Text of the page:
In the home theater market, AC-3 and DTS are close in terms of audio performance. Digital Theater Systems (DTS) is a family of lossy formats designed for the efficient encoding of surround sound, originally developed to support motion picture presentations in theaters. This Web page provides general, introductory information about the whole family.
Created in 1993 for the soundtrack of Steven Spielberg’s blockbuster film Jurassic Park, DTS surround sound quickly made its way onto Laserdiscs and then ultimately to DVD in the mid-1990s as a popular alternative to Dolby Digital. DTS, like Dolby Digital, is a lossy (compressed) surround sound format capable of discrete 5.1 and 6.1 channels of surround sound. DTS surround can flow via a standard digital cable unlike today’s higher-resolution formats that require an HDMI cable.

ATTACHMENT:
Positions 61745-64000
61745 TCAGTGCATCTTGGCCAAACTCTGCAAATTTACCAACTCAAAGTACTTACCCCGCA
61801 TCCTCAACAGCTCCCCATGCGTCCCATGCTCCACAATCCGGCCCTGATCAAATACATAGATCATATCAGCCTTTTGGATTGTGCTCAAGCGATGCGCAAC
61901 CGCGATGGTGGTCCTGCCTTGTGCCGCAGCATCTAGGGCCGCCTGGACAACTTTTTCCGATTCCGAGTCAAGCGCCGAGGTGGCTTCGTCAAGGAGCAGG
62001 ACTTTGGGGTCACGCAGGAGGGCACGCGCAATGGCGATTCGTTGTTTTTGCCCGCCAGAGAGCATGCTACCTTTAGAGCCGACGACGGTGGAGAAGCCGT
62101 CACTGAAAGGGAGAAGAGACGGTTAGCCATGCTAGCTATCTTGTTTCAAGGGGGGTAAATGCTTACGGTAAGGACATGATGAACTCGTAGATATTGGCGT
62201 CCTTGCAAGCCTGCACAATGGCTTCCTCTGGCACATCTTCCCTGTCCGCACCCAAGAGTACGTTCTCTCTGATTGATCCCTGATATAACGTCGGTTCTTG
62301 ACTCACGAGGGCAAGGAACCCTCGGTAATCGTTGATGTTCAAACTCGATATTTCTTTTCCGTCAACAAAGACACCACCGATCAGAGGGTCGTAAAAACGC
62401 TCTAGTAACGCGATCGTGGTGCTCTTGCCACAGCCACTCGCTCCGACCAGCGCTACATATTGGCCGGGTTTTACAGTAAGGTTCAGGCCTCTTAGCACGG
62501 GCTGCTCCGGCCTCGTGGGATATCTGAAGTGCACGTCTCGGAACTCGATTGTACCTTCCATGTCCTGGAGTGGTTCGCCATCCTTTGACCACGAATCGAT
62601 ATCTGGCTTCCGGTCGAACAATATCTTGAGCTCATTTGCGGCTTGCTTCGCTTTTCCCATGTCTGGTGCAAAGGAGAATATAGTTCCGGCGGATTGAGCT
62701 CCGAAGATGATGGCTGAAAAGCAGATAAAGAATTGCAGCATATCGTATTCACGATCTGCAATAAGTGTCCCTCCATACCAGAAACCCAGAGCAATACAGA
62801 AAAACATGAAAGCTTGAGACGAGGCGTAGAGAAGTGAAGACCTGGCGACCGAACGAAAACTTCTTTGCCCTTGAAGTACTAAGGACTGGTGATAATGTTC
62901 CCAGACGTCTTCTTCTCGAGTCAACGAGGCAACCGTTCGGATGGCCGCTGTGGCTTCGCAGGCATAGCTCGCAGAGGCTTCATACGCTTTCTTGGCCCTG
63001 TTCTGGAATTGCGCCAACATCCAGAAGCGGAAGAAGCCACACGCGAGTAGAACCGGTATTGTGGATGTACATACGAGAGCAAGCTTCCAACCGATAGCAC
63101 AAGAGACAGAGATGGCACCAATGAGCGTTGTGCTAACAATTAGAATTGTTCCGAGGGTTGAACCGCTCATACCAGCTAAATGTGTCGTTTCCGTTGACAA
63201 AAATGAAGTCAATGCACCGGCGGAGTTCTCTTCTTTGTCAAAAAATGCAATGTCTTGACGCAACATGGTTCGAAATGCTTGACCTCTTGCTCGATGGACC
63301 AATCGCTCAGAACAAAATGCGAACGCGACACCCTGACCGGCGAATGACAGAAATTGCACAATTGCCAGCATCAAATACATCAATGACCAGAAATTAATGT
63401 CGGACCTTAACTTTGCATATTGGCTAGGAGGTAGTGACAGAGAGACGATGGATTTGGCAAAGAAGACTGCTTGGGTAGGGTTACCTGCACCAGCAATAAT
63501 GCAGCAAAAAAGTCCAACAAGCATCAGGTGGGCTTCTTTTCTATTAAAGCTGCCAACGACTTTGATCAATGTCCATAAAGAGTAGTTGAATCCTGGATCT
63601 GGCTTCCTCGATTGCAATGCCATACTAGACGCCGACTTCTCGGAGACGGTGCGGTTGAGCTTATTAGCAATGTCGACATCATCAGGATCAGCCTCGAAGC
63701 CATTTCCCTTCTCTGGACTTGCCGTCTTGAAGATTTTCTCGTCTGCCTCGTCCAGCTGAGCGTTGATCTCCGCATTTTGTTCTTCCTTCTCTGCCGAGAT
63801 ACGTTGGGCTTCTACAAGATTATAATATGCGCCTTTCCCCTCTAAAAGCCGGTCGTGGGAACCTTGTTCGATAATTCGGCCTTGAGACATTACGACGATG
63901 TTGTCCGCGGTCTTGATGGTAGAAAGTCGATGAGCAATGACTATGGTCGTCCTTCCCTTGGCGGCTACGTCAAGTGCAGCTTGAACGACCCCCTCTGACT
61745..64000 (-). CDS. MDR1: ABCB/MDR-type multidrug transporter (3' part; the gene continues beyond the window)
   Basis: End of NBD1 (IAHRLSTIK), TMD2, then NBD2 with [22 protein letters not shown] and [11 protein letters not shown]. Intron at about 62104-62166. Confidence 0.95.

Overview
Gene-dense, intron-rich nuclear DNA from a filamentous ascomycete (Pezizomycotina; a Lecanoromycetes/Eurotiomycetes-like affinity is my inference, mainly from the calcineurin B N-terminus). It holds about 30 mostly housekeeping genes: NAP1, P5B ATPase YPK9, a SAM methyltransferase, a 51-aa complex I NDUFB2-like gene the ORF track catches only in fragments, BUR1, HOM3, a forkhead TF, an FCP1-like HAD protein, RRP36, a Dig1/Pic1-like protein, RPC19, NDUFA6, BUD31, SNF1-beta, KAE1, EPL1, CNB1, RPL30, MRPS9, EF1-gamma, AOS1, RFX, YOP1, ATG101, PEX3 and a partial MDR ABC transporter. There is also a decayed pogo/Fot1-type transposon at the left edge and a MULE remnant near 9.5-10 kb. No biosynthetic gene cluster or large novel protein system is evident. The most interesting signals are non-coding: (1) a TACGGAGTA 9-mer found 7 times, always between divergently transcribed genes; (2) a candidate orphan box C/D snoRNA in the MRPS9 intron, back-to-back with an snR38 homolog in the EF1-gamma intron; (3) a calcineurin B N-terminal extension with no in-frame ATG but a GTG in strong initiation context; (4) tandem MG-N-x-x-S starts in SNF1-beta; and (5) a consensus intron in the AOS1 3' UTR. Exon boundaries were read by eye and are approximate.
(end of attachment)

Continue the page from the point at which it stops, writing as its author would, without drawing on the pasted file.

DTS was the audiophile’s choice for music surround sound in the pre-DVD-Audio days. DTS Entertainment, the company’s own record label, licensed many music titles, but Napster-inspired fears of piracy of higher-resolution music made getting A-list records nearly impossible. Ultimately, DTS turned its attention away from selling and promoting music.
Most AV receivers and preamps can decode DTS surround tracks from legacy formats like DVD and even Laserdisc for those who still have the player and the specialty discs.
With the advent of Blu-ray, DTS released new high-res and lossless formats, DTS-HD and DTS-HD Master Audio.
More info can be found is this page.